Experience shapes our understanding of the world and our responses to it. Our past influences our decision making and constrains our imaginations of what is and is not possible. Understanding this is a crucial step towards change; a first step towards discovering a better way to do things. Until we understand how our experience is limiting our imaginations we will continue to be restrained by the way things have always been done.
For educators in particular there are important lessons to be gained by asking questions about the way we have always done things. We have in our histories an experience of being students and this frames our beliefs about what school should and can be like. Consciously and subconsciously we perpetuate models of education that are shaped by our experience even as we see that the changing nature of the world requires new thinking.
Schools are shaped by many forces. Some are a result of considered and strategic thinking, backed by research and aimed at delivering the best outcomes to our students. At their best our pedagogy and our curriculum demonstrate aspects of this considered and deliberate approach. At other times we see the fingerprints of our past experience shaping what we do. We cling to aspects of schooling such as homework in the elementary years even though we know it has little effect. We recycle approaches to literacy and numeracy even when we have seen them fail in the past and despite our knowledge that technology is driving new imperatives. We see that artificial intelligence is coming, understand that the workplace is changing shape and know that our students will live in a world vastly different to that which our current model of schooling was designed to prepare them for when it was first imagined at the dawn of the industrial revolution.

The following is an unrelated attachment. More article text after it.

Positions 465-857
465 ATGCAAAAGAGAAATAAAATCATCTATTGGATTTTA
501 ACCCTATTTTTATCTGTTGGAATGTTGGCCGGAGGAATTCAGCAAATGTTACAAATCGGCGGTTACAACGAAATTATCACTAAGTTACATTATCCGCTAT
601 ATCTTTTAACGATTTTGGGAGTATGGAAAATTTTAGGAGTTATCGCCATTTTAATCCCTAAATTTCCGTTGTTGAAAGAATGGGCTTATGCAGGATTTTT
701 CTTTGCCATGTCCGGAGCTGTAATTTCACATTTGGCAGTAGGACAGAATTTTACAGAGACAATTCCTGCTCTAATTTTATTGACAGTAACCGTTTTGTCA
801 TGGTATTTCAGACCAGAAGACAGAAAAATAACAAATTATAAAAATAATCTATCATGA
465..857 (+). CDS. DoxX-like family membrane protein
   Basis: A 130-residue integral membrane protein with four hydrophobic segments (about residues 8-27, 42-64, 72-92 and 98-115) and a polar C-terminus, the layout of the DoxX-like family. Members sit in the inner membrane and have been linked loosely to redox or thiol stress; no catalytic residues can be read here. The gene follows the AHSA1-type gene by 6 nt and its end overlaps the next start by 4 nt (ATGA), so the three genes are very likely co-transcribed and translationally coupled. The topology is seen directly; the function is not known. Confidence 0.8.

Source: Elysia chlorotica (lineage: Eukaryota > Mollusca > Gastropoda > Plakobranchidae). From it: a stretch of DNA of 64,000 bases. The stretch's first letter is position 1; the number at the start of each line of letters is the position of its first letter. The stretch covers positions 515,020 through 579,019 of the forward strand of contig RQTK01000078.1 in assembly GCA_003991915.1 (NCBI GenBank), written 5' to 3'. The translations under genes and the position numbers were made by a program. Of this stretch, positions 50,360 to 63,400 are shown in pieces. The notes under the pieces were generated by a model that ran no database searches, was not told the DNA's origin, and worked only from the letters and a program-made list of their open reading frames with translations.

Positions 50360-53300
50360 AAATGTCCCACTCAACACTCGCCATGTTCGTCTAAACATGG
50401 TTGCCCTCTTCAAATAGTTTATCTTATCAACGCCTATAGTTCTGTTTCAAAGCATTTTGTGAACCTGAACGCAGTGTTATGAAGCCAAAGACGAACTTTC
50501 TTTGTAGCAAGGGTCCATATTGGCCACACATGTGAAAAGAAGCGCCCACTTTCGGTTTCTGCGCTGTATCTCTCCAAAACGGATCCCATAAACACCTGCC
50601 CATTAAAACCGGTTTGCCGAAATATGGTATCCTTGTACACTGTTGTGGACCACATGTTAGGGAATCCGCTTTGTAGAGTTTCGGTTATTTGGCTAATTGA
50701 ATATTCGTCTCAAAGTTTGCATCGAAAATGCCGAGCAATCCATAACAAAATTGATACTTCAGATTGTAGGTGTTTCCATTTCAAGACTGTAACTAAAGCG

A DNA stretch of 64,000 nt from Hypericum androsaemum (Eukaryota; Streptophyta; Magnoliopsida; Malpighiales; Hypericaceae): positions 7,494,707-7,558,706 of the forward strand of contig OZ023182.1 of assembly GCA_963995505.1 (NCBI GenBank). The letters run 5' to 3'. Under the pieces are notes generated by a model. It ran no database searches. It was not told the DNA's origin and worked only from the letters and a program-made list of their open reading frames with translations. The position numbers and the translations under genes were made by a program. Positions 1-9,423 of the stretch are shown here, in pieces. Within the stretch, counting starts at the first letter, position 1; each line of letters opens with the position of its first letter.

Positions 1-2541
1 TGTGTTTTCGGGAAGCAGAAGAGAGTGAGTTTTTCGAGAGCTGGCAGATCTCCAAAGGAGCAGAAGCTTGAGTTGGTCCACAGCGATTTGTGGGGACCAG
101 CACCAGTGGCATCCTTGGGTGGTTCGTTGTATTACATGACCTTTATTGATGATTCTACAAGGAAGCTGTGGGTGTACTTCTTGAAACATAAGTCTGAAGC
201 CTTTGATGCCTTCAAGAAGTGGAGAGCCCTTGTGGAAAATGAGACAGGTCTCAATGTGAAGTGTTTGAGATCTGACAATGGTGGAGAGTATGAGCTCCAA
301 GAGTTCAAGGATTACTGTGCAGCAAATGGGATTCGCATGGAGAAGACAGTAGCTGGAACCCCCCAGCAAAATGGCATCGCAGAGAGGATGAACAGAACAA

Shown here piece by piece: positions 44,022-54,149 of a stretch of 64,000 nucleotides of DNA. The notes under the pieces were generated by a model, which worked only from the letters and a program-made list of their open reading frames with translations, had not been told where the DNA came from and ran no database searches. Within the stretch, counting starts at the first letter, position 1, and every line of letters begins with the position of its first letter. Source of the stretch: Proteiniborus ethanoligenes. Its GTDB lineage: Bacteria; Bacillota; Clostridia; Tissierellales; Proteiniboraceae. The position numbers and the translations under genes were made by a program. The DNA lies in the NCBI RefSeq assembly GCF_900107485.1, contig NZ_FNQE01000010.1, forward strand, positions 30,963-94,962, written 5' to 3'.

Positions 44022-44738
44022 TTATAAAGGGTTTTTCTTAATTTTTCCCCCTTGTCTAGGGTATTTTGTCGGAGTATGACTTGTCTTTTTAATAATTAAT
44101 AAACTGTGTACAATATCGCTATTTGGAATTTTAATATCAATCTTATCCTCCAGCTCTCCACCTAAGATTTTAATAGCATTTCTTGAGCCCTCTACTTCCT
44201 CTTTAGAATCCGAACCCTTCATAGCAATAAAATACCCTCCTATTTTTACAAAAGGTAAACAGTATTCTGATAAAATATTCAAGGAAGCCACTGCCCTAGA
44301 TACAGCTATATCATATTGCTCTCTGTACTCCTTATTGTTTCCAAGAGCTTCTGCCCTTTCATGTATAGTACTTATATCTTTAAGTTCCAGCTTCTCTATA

At a structural level schools are shaped by forces which often have little to do with pedagogy. The daily routine, of bells and lessons, of movement from classroom to classroom, of lunches and recess breaks all timed to the minute, brings constraints in its rigidity. The silos of knowledge which are the disciplines we use to structure our students learning present a world where understanding is neatly divided. These structures make the process of managing a school somewhat easier and may have served our needs well once, but now prove to be obstacles more than supports. We want our students to be problem finders and solvers armed with diverse skills and the capacity to use what they know in new contexts and yet we continue to present learning to them in neat boxes.
Our experience of school tells us that we forgot much of what we learned and make little use of other parts. We hoe our children will have a different experience of school to that which we had. We sympathise with Mark Twain when states that “I have never let my schooling interfere with my education” and smile as we read Einstein’s well worn exclamation that "Education is what remains after one has forgotten what one has learned in school.” Despite wanting something better for our students, a focus on deep understanding and life-worthy learning, we struggle to overcome structures for how we assess learning and consequently the learning that we value. We measure what is easily measured even though we know it is not what is most valued in the lives our students are likely to live.